Scary, right?

Being assigned a courtroom means you are responsible for all the minor matters set in that courtroom on any given day. Shopliftings, Thefts, Common Assaults… all yours baby. If a more serious or technical matter is scheduled to be tried on the same day, such as an Impaired Driving case causing injury or a Robbery, it is generally assigned to a more senior colleague as a ‘special assignment’, which means they get more notice of the case and can schedule advance interviews of the witnesses, rather than the usual half hour allotted to interview every witness, in every case, the morning before court.

Seriously. This is how it works.

On any given day, we young prosecutors might find anywhere from 2 or 15 witnesses waiting to be interviewed for the three or four trials we are expected to prepare for that court day. Of course, many of these witnesses don’t show at all, or turn up late. Invariably, they don’t all arrive at once.

In cosmopolitan Vancouver, they also don’t always speck English.

That means one also needs to coordinate the interview with the availability of an interpreter: Chinese, Vietnamese, French, Polish, or Swahili, all are available, assuming the person who set up the trial remembered to book an interpreter to be notified for the interview and the trial.

Now, as you can imagine, simply communicating is not the only problem.

Not all witnesses are ‘willing’ to spend time with the Prosecutor before court, going over their witness statement to the police. Some are frightened. Some are ignorant of the process of law and misunderstand what is going on. Some are more likely to have been on the other side of ‘the law’ on occasion, and plain reluctant to do anything to assist the crown prosecution service, or even be seen as cooperating.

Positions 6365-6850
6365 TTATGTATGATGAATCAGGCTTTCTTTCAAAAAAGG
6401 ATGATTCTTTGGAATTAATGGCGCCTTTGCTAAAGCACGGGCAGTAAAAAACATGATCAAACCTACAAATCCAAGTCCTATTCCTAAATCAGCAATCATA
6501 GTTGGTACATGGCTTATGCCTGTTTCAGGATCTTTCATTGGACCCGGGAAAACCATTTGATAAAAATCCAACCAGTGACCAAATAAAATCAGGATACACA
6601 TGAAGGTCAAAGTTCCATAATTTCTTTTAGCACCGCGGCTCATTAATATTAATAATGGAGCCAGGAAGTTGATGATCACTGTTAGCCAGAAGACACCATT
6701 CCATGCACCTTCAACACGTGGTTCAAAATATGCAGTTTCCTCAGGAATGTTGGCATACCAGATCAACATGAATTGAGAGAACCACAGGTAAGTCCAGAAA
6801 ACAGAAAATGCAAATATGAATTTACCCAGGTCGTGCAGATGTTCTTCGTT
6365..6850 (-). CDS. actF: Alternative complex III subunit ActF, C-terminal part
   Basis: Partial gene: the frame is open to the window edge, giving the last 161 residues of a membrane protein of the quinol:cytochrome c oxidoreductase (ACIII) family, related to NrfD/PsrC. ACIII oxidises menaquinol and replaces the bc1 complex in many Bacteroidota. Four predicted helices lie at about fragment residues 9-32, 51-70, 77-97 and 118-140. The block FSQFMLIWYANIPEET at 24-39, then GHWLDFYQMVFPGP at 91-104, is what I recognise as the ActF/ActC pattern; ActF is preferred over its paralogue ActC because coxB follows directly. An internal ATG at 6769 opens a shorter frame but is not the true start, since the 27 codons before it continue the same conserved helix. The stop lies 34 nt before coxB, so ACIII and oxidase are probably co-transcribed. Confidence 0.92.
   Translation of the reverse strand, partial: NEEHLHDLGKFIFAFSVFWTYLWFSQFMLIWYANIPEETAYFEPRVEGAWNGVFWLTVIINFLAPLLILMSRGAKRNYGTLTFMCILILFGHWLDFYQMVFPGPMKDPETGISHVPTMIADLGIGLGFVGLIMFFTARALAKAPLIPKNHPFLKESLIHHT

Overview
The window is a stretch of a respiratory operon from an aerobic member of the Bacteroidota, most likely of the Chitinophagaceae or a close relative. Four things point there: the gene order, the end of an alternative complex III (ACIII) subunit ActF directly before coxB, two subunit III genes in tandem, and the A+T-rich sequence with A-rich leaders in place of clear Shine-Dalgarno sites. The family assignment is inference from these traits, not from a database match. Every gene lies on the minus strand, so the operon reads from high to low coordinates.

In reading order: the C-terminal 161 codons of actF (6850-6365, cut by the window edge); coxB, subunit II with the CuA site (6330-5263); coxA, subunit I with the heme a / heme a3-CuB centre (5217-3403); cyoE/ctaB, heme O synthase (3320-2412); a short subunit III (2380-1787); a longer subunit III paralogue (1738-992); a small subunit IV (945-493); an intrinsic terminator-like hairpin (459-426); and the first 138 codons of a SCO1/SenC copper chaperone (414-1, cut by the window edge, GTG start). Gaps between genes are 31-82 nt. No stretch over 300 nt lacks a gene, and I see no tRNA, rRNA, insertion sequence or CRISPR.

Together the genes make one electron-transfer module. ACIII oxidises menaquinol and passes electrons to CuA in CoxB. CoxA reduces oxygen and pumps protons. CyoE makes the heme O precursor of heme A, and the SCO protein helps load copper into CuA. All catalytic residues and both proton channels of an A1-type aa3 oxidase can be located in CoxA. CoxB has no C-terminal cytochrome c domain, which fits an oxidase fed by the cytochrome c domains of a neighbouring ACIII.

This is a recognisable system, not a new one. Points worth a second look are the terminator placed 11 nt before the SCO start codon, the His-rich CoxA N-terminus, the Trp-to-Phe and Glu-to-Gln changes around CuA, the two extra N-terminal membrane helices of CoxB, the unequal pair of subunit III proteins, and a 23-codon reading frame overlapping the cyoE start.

Some lie.

Some try to be too helpful, making up things they think we want to hear. Some barely can express themselves in their own language, much less English. Most interpreters are excellent, but can you guess how many times I’ve listened to a witness speak for about 3 minutes in Vietnamese, or Farsi, or Tagalog, or Cantonese, gesticulating wildly all the time, only to have the interpreter turn to me and say “she says no”.

On the worst occasion I can remember, I once was scheduled to see 23 witnesses in 25 minutes.  I’d been a Crown Prosecutor for just under four weeks. Fortunately, about 18 of the witnesses were police officers, members of the Royal Canadian Mounted Police, or RCMP. Unfortunately, many of them were so new they’d never given evidence in court.

I lined them up in a corridor, handed them all their pages from the Report to Crown Counsel (the official ‘police report’ prepared when charges are recommended by the police) and told them to read their bit again, and their notes, and that I’d get back to them before I called them to give evidence. (I hoped). I then went on to the next one, and so on down the line, until I had them all sorted. With minutes to go, I started on the civilian witnesses, whom of course, I’d never laid eyes on before, but just decided to start with the cops first and try to find time to interview the civilians at the morning break. Cool under pressure. Not really, but what can you do, bluffing is an excellent skill to learn.